Does the anteromedial or anterolateral approach alter the rate of joint puncture in injection of the ankle?: A cadaver study

N Heidari, W Pichler, S Grechenig, W Grechenig, A M Weinberg
Journal of Bone and Joint Surgery. British Volume 2010, 92 (1): 176-8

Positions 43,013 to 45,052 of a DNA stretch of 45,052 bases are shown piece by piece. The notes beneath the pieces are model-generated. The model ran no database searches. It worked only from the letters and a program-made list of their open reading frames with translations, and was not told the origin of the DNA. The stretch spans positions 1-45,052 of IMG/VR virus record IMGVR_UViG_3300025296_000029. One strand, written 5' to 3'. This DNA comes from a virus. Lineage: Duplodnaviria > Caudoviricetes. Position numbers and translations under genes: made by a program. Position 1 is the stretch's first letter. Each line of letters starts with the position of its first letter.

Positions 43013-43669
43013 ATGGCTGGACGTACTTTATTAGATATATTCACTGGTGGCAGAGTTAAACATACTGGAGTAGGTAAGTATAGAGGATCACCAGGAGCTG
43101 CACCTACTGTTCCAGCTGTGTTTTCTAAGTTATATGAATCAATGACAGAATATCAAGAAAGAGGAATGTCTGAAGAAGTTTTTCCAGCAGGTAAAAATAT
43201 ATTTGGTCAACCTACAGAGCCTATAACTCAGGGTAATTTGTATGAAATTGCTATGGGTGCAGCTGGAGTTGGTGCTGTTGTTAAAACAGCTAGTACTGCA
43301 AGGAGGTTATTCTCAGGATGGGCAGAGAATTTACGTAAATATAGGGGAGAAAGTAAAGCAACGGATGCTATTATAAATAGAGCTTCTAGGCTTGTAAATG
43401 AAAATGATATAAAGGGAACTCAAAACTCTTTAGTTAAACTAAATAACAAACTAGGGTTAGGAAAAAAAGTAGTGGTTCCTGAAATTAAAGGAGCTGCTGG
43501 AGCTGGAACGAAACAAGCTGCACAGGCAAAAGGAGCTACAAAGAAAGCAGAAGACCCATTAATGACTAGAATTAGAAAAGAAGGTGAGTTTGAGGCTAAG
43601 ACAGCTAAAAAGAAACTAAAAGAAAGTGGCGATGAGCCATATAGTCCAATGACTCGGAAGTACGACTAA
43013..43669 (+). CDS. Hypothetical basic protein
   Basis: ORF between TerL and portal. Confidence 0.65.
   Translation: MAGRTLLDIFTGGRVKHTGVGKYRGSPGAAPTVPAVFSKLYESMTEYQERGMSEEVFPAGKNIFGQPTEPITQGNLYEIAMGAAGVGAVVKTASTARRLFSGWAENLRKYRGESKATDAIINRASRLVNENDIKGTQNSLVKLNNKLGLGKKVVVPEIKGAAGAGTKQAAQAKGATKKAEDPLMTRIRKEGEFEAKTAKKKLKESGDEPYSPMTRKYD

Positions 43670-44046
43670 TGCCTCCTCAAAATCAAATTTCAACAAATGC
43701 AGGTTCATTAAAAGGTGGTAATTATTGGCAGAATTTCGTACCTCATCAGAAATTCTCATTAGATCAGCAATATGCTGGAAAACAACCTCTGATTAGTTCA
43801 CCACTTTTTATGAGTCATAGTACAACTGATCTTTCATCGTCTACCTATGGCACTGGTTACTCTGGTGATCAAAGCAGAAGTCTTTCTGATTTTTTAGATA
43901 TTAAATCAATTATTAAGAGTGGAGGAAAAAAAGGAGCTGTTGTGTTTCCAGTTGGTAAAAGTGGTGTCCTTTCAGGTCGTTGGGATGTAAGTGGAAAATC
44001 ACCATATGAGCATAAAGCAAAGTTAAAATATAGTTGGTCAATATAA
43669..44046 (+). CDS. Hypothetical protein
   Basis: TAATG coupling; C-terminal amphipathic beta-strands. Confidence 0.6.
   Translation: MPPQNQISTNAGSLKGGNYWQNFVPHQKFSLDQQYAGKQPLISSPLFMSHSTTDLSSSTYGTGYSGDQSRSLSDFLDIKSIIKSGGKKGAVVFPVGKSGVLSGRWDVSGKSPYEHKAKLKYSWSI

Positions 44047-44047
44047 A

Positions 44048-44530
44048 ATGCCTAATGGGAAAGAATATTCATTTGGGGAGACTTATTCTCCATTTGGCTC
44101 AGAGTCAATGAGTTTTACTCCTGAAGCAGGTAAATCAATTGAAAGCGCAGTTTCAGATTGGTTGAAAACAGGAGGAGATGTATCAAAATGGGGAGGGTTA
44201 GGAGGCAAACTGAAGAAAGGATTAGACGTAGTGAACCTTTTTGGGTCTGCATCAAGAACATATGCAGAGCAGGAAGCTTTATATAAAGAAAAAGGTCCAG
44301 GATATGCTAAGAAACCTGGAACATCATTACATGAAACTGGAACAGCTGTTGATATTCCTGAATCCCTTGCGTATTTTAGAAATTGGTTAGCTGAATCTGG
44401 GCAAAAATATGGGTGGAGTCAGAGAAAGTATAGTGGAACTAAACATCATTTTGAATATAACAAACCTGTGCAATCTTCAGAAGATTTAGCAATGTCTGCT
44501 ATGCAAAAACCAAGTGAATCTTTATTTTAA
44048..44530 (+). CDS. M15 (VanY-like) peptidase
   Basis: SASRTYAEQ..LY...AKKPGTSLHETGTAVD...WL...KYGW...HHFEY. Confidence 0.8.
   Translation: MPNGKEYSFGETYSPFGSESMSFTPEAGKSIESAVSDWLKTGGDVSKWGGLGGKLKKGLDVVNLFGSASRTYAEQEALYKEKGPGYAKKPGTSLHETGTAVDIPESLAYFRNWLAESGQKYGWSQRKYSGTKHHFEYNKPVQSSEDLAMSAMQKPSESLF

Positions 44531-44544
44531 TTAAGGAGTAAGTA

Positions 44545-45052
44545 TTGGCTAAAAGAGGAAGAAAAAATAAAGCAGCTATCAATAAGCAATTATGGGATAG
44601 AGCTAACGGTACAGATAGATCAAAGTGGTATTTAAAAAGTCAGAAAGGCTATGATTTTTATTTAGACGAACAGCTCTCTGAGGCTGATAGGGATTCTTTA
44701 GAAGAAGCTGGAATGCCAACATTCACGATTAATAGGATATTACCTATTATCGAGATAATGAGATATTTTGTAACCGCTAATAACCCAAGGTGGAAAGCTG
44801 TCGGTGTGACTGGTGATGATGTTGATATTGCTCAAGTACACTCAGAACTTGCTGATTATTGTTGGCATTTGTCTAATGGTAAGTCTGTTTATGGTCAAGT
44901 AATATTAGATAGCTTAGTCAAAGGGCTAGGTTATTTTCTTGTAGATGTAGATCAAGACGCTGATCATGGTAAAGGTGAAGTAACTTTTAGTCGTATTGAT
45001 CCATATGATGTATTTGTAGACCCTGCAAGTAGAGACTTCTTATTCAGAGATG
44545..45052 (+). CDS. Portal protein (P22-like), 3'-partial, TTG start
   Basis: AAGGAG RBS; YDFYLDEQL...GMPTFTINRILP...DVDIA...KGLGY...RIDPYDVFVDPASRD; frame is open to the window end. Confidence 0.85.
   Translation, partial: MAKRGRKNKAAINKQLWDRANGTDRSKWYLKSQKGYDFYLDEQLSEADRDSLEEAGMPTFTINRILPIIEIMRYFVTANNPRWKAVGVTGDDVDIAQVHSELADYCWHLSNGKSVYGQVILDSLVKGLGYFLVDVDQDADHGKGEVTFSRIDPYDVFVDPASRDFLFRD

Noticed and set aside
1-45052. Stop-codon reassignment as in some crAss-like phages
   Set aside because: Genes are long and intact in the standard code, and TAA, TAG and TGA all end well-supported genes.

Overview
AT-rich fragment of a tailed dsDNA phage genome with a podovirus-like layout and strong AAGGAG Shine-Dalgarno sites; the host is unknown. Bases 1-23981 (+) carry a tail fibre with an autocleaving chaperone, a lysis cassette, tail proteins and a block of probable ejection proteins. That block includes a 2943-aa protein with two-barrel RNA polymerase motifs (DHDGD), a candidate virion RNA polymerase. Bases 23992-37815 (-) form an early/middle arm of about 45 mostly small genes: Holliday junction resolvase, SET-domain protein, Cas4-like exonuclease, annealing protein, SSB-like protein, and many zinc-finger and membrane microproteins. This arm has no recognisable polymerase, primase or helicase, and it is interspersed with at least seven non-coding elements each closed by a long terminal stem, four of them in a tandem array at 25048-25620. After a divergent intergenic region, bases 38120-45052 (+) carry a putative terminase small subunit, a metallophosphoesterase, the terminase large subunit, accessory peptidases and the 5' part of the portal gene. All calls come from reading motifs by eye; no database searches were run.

Injection or aspiration of the ankle may be performed through either an anteromedial or an anterolateral approach for diagnostic or therapeutic reasons. We evaluated the success of an intra-articular puncture in relation to its site in 76 ankles from 38 cadavers. Two orthopaedic surgical trainees each injected methylene blue dye into 18 of 38 ankles through an anterolateral approach and into 20 of 38 through an anteromedial. An arthrotomy was then performed to confirm the placement of the dye within the joint. Of the anteromedial injections 31 of 40 (77.5%, 95% confidence interval (CI) 64.6 to 90.4) were successful as were 31 of 36 (86.1%, 95% CI 74.8 to 97.4) anterolateral injections. In total 62 of 76 (81.6%, 95% CI 72.9 to 90.3) of the injections were intra-articular with a trend towards greater accuracy with the anterolateral approach, but this difference was not statistically significant (p = 0.25). In the case of trainee A, 16 of 20 anteromedial injections and 14 of 18 anterolateral punctures were intra-articular. Trainee B made successful intra-articular punctures in 15 of 20 anteromedial and 17 of 18 anterolateral approaches. There was no significant difference between them (p = 0.5 and p = 0.16 for the anteromedial and anterolateral approaches, respectively). These results were similar to those of other reported studies. Unintended peri-articular injection can cause complications and an unsuccessful aspiration can delay diagnosis. Placement of the needle may be aided by the use of ultrasonographic scanning or fluoroscopy which may be required in certain instances.

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